The immigration officer you meet at the port of entry will conduct an eligibility interview and have two options. One of the options is to issue a removal order, which denies you entry to Canada.

A removal order cancels the foreigner’s visa, if any, at the port of entry. However, a removal order stands suspended as long as a claimant’s refugee status is still active.

The other option is to make a determination of whether the refugee claim is ‘eligible’ for a referral to the RPD (Refugees Protection Division) of the IRB (Immigration and Refugee Board of Canada) for a formal hearing. The officer is likely to refuse your claim if:

  • You’ve already made refugee claims in Canada before
  • You’re a convict
  • You have committed serious crimes in the past.
  • You’ve entered Canada through the US.


The IRB/RPD is an autonomous tribunal that functions just like a law court to determine who receives refugee status in Canada and who shouldn’t.

Refugee claims made outside Canada.

You can claim refugee status while still in your home country of citizenship or residence. A refugee claimant from outside Canada will do so to a Canadian High Commission, Embassy, or visa office. Visa officers at these places will decide whether the claimant meets the eligibility criteria as per the Refugee and Humanitarian Resettlement Program (RHRP) and if the applicant will be allowed entry to Canada as a refugee.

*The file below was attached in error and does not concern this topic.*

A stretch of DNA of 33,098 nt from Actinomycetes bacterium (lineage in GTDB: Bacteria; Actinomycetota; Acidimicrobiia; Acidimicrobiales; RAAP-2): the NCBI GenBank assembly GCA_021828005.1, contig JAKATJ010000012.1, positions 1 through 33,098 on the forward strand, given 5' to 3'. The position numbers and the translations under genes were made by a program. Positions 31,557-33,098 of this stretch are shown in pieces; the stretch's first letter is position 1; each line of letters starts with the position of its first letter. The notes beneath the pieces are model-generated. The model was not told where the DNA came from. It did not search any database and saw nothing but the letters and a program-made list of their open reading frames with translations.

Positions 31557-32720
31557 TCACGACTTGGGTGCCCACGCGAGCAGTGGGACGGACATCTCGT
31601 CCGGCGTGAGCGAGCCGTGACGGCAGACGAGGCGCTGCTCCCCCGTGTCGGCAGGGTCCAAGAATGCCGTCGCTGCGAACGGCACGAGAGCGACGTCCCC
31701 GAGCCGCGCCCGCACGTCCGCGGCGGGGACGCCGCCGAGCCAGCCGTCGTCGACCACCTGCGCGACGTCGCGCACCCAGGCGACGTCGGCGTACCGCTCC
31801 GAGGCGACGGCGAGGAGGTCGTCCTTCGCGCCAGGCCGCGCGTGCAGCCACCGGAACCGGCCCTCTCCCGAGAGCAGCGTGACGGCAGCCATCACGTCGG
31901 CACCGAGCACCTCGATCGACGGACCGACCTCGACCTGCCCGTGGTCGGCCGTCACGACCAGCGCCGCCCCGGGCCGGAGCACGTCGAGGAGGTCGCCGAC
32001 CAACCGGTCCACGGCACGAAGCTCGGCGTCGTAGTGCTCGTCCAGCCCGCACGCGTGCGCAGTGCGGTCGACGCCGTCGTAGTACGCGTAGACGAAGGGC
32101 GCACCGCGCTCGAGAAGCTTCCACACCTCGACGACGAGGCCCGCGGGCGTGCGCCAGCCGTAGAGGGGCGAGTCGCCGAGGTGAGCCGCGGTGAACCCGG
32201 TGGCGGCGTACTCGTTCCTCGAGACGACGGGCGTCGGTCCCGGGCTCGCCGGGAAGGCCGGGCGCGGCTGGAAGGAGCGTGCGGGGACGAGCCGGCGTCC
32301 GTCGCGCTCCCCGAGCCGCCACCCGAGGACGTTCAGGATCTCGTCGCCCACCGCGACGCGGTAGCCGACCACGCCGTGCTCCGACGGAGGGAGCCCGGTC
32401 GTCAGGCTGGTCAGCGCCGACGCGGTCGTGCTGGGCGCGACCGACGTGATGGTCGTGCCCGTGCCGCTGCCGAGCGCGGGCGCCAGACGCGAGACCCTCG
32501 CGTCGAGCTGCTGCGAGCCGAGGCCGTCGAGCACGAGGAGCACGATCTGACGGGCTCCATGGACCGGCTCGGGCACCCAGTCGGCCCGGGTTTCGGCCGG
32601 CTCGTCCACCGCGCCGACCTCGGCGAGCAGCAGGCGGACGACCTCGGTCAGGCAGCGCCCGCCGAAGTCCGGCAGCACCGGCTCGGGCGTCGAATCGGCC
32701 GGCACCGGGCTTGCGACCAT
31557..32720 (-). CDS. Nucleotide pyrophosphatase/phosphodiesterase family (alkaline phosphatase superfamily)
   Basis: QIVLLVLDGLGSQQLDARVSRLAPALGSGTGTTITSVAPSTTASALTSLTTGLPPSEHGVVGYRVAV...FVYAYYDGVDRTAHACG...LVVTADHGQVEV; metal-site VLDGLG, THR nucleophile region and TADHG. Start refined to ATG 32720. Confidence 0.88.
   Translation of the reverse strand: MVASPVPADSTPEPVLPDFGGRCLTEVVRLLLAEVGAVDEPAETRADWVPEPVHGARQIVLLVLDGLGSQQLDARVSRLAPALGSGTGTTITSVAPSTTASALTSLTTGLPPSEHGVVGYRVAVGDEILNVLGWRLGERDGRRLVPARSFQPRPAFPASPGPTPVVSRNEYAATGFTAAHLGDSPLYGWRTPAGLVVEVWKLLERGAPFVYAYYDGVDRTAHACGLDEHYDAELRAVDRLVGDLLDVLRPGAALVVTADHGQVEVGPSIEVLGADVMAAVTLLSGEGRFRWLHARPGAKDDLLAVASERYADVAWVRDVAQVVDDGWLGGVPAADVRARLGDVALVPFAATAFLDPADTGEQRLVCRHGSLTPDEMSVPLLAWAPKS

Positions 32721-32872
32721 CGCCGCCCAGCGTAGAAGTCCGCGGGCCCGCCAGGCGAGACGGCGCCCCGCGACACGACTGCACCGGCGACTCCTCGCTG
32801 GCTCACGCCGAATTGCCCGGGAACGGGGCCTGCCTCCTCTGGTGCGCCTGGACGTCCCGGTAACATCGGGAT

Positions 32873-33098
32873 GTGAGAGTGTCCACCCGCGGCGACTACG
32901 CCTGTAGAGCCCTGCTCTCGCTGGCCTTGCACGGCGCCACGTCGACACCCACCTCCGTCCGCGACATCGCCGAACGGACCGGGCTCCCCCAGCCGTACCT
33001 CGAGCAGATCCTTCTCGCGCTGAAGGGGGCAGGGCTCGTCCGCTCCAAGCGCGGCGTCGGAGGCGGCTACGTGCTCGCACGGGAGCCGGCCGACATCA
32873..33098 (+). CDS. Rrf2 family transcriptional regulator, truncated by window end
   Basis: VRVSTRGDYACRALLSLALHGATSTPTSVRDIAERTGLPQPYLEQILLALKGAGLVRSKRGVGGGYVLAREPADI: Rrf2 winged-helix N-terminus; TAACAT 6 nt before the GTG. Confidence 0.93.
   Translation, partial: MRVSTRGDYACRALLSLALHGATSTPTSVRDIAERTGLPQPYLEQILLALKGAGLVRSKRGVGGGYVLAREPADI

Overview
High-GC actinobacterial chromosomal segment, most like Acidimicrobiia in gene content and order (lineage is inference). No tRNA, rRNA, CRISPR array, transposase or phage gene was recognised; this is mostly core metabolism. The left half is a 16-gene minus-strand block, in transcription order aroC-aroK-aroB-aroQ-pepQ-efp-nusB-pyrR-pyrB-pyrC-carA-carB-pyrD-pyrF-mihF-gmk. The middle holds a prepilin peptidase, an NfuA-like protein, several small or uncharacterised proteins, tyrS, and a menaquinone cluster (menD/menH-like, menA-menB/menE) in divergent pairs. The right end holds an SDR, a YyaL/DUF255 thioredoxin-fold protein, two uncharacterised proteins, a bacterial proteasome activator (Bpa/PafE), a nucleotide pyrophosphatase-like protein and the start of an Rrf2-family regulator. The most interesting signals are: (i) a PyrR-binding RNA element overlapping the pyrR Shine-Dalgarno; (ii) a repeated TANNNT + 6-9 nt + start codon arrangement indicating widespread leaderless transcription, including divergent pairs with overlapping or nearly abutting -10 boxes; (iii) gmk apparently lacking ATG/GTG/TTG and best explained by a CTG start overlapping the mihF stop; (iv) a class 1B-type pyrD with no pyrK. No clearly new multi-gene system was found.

You can make a refugee protection claim while outside Canada under any of the two classes below:

Refugee claims from designated safe and unsafe countries

Canada distinguishes between people claiming refugee status who reside in designated “safe” states and those who claim from unsafe places. Safe states include most EU countries, the US, and other countries that respect the rule of law and uphold human rights.

While it is easier for a refugee claimant from a designated “unsafe” country to access Canada, those from safe countries are often subject to a more rigorous refugee claim process. Citizens or permanent residents of safe countries may not be offered the same appeal rights as other claimants.

Timelines for refugee protection claims